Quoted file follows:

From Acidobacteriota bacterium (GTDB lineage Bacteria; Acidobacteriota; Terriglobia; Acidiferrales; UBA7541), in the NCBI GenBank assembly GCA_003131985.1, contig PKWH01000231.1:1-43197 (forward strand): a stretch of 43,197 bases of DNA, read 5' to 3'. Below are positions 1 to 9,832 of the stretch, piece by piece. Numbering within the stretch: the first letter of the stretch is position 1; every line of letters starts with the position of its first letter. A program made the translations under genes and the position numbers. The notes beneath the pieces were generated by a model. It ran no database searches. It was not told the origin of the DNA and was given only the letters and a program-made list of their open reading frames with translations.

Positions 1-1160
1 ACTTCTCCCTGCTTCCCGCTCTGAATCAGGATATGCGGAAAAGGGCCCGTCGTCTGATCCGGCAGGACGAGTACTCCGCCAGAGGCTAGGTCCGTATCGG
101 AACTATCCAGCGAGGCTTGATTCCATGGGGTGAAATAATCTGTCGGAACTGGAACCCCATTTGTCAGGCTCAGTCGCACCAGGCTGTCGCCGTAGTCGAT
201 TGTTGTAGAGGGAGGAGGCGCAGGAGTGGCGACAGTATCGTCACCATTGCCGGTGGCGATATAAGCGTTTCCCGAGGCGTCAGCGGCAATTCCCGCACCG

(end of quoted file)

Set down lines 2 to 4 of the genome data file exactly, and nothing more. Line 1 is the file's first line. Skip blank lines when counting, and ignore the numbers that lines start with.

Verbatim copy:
Positions 1-1160
1 ACTTCTCCCTGCTTCCCGCTCTGAATCAGGATATGCGGAAAAGGGCCCGTCGTCTGATCCGGCAGGACGAGTACTCCGCCAGAGGCTAGGTCCGTATCGG
101 AACTATCCAGCGAGGCTTGATTCCATGGGGTGAAATAATCTGTCGGAACTGGAACCCCATTTGTCAGGCTCAGTCGCACCAGGCTGTCGCCGTAGTCGAT